Monday, November 24, 2003

JFK and Withdrawing from Vietnam

James Galbraith is fast becoming one of my favorite writers on economic and political topics. He's a professor at the University of Texas and the son of the famous economist and social commentator (John) Kenneth Galbraith, who is now in his mid-90s.

He has recently published two articles examining the evidence that John Kennedy had decided in 1963 to withdraw American troops from Vietnam by the end of 1965, and makes a convincing case that he did.

Kennedy, Vietnam and Iraq 11/22/03

Exit Strategy Boston Review Oct-Nov 2003

The Salon article talks more about the broader context of the decision; the Boston Review article gives more of the details on the historical record. Despite the title of the Salon piece, one of the things I like about both articles is that he is cautious in drawing current lessons from that historical moment. A refreshing change from the endless superficial historical analogies we've heard in connection with the Iraq War. As he puts it in Salon:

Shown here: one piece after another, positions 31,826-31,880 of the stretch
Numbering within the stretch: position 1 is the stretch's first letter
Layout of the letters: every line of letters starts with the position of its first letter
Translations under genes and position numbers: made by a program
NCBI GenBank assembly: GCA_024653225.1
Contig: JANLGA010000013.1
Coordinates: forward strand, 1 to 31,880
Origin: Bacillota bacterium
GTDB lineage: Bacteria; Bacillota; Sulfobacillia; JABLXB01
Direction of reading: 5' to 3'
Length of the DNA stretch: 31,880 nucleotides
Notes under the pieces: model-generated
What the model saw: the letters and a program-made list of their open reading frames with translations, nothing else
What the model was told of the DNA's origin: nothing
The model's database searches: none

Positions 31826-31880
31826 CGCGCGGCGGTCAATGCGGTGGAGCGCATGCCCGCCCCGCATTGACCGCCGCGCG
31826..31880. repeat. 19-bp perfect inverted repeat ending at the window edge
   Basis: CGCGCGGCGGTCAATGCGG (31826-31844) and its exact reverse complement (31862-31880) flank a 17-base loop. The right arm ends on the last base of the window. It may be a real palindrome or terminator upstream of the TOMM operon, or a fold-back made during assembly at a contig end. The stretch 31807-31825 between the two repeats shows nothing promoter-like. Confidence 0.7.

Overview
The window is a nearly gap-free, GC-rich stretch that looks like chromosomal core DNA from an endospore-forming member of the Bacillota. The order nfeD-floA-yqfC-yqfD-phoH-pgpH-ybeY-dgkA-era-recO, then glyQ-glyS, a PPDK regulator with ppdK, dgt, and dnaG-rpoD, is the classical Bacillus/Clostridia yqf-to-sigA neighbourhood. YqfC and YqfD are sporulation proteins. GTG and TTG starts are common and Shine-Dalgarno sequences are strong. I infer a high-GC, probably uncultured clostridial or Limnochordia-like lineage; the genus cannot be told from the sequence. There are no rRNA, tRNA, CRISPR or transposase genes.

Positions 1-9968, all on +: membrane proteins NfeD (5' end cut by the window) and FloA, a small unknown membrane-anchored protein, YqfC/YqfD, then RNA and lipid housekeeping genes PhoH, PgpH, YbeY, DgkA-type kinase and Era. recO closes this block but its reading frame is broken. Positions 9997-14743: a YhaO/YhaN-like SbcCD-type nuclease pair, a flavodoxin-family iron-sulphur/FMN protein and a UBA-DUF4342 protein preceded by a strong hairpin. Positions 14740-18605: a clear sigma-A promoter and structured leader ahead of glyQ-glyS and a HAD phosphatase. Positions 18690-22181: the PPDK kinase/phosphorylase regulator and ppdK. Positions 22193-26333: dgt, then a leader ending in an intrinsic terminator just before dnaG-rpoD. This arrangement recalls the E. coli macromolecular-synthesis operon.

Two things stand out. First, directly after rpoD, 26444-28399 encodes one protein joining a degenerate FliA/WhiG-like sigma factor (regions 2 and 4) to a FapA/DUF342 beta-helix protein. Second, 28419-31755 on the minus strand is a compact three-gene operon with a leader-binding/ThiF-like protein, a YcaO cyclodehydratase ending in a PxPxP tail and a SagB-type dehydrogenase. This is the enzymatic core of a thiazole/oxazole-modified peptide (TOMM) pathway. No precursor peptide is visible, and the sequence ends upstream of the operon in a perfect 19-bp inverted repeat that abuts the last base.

What is the importance of all this for us today? At some level, it is less than one might suppose. Kennedy's decision to withdraw U.S. advisors from Vietnam is not, in my view, the Rosetta Stone of the past 40 years. And because it was the right decision then certainly does not mean that it would be the right decision, right now, for Iraq. It is simply a stubbornly denied fact, which needs to be fitted into the larger mosaic of unresolved history of that time. It is a test of our own willingness to face history as it was.
He also highly recommends two books on the topic: JFK and Vietnam (1992) by John Newman and Death of a Generation (2003) by Howard Jones.

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